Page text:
For example: the right abducens nerve innervates the right lateral rectus muscle. When the right abducens is activated, the right lateral rectus contracts and pulls the right eye so that it is abducted, with the pupil facing laterally (i.e. to the right). The abducens nucleus on the right side sends fibers across the midline to the left oculomotor nucleus via the MLF, instructing the left oculomotor nerve to innervate the medial rectus muscle in the left eye, facilitating synchronous movement of these muscles for rightward gaze. As such, an interruption in the MLF between the right abducens nucleus and the left oculomotor nucleus will block signals to the left eye to look right when the right eye looks right: in a patient with this lesion, the right eye will abduct to the right, but the left eye will be stationary, continuing to gaze forward.
Internuclear ophthalmoplegia is one of the characteristic signs associated with multiple sclerosis, an autoimmune demyelinating disease of the central nervous system. Other associated signs and symptoms include:
- hemisensory symptoms
- optic neuritis
- scanning speech
- intention tremor
These symptoms tend to be relapsing and remitting. The wide variability of symptoms reflects the potential of the disease at any time to damage any part of the brain or spinal cord. As such, the lesions are considered to have both temporal and spatial heterogeneity.
Lesions to the abducens nucleus and the paramedian pontine reticular formation (PPRF) can result not only in horizontal gaze palsies, but can also contribute to a condition called one-and-a-half syndrome. One-and-a-half syndrome is a combination of internuclear ophthalmoplegia with CN VI palsy. This occurs when a lesion affecting the abducens nucleus or PPRF also interrupts MLF fibers en route to the oculomotor nucleus on the same side (i.e. after they have crossed over from the opposite abducens nucleus).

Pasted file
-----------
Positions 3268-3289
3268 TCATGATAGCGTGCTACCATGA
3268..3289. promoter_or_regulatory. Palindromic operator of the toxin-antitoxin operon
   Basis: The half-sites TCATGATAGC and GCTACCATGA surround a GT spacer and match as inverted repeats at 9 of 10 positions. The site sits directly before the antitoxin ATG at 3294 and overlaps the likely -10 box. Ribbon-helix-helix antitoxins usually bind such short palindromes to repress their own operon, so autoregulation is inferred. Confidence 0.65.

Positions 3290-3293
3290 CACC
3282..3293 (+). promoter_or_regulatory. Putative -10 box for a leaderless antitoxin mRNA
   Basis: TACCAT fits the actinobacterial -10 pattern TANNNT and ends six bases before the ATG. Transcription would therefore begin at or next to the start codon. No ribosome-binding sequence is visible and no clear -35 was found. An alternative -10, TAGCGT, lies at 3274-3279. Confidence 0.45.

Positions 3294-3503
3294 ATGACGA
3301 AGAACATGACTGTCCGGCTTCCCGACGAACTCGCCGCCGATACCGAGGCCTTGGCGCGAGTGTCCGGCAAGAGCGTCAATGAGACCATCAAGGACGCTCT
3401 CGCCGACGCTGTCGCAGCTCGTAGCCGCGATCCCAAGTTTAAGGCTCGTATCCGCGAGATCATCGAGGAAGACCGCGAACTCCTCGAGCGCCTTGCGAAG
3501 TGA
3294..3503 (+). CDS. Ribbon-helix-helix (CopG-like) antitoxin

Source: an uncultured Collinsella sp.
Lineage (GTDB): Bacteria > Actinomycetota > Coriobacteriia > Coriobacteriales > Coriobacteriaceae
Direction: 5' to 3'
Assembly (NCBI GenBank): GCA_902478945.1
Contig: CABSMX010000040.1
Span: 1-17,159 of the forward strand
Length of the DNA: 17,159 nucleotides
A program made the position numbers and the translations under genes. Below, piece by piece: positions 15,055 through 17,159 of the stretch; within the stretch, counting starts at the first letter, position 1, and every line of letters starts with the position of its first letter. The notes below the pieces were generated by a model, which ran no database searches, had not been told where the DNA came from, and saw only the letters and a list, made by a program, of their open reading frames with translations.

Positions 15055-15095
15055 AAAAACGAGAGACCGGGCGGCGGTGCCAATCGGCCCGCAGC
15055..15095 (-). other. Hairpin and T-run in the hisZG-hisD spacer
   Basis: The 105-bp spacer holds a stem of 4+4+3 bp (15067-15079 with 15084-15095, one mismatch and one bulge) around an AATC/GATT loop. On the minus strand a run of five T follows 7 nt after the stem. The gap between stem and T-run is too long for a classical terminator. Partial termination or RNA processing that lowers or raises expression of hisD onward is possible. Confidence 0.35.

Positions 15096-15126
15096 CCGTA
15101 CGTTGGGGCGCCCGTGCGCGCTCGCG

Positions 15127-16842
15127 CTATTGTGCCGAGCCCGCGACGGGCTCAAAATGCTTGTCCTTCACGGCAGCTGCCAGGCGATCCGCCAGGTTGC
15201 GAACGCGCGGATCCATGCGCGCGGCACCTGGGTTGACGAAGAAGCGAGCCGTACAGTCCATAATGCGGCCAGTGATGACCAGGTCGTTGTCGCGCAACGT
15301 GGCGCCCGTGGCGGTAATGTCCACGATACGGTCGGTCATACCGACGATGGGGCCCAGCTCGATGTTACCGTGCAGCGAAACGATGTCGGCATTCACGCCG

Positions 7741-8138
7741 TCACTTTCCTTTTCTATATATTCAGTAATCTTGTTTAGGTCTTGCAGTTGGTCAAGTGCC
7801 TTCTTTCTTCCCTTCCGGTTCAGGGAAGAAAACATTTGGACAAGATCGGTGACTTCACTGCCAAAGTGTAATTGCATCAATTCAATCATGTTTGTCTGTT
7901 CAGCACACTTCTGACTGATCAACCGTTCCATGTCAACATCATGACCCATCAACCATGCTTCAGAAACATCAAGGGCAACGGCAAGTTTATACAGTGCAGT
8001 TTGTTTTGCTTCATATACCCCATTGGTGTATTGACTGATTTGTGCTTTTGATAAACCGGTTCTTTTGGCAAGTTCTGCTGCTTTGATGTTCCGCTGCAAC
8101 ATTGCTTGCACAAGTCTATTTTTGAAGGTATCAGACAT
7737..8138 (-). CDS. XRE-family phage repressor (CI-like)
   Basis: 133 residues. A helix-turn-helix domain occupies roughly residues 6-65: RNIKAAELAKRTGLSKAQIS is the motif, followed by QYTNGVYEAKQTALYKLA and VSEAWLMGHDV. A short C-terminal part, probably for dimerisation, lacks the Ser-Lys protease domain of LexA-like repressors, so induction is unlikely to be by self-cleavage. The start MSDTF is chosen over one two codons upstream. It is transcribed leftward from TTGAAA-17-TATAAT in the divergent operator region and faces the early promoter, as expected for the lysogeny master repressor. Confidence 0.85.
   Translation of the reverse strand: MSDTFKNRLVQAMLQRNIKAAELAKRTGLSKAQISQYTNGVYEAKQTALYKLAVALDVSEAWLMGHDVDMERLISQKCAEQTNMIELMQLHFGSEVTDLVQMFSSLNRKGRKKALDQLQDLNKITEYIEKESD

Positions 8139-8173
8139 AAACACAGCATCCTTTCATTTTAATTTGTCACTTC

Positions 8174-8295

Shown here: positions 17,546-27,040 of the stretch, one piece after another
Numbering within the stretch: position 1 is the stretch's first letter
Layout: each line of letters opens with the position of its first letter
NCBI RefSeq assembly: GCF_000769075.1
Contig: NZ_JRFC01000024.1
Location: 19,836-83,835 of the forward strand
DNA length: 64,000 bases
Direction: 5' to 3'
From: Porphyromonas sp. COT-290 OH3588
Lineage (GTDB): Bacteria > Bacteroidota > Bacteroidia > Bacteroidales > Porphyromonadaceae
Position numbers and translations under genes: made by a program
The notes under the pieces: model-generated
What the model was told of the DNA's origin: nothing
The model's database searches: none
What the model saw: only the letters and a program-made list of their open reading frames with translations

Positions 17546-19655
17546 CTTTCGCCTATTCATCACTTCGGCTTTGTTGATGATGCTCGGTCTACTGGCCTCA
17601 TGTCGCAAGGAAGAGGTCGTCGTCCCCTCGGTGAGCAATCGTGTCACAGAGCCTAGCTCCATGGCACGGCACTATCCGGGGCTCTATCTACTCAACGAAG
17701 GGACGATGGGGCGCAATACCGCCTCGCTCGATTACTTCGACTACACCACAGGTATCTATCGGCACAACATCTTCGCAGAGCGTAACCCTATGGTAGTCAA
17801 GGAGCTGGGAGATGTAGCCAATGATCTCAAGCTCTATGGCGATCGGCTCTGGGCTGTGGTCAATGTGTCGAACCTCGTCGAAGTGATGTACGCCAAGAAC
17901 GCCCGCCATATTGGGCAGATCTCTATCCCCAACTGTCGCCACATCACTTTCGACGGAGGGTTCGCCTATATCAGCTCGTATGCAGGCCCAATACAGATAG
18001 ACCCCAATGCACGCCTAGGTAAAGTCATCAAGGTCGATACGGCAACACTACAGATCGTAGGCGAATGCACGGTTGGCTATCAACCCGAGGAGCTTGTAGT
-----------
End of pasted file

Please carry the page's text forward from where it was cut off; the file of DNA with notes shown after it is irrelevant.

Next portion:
For example: when the left abducens nucleus sends signals to the left lateral rectus to abduct, it also sends signals to the right oculomotor nucleus via the MLF. These signals instruct the oculomotor nucleus to send signals to medial rectus of the right eye to adduct simultaneously (so that both eyes look in the same direction). Damage to the MLF, connecting the abducens nucleus to the opposite oculomotor nucleus, can result in failure of this synchronous gaze. Thus, damage to the MLF between the left abducens nucleus and right oculomotor nucleus will present with loss of adduction in the right eye. When the PPRF or abducens nucleus is also damaged, this results in loss of lateral deviation of the ipsilateral eye as well as loss of communication with the opposite oculomotor nucleus. This means the ipsilateral eye cannot abduct, and the contralateral eye cannot adduct.